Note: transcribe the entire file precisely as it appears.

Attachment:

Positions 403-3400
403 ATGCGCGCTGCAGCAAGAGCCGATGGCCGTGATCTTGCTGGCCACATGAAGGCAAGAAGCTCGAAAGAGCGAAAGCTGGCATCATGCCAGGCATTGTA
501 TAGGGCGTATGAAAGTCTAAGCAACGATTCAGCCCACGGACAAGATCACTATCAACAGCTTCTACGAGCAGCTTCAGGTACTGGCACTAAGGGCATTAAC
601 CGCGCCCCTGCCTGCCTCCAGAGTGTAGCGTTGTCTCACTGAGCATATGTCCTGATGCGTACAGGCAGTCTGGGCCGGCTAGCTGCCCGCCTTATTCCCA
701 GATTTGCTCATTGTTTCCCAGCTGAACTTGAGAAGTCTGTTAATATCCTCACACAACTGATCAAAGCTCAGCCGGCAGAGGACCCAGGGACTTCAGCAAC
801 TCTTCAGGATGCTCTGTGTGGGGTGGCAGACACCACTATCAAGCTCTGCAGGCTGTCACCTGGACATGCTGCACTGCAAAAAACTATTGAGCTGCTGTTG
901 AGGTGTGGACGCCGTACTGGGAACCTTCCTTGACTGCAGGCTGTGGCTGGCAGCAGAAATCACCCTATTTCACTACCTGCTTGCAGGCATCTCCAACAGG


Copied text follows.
Positions 403-3400
403 ATGCGCGCTGCAGCAAGAGCCGATGGCCGTGATCTTGCTGGCCACATGAAGGCAAGAAGCTCGAAAGAGCGAAAGCTGGCATCATGCCAGGCATTGTA
501 TAGGGCGTATGAAAGTCTAAGCAACGATTCAGCCCACGGACAAGATCACTATCAACAGCTTCTACGAGCAGCTTCAGGTACTGGCACTAAGGGCATTAAC
601 CGCGCCCCTGCCTGCCTCCAGAGTGTAGCGTTGTCTCACTGAGCATATGTCCTGATGCGTACAGGCAGTCTGGGCCGGCTAGCTGCCCGCCTTATTCCCA
701 GATTTGCTCATTGTTTCCCAGCTGAACTTGAGAAGTCTGTTAATATCCTCACACAACTGATCAAAGCTCAGCCGGCAGAGGACCCAGGGACTTCAGCAAC
801 TCTTCAGGATGCTCTGTGTGGGGTGGCAGACACCACTATCAAGCTCTGCAGGCTGTCACCTGGACATGCTGCACTGCAAAAAACTATTGAGCTGCTGTTG
901 AGGTGTGGACGCCGTACTGGGAACCTTCCTTGACTGCAGGCTGTGGCTGGCAGCAGAAATCACCCTATTTCACTACCTGCTTGCAGGCATCTCCAACAGG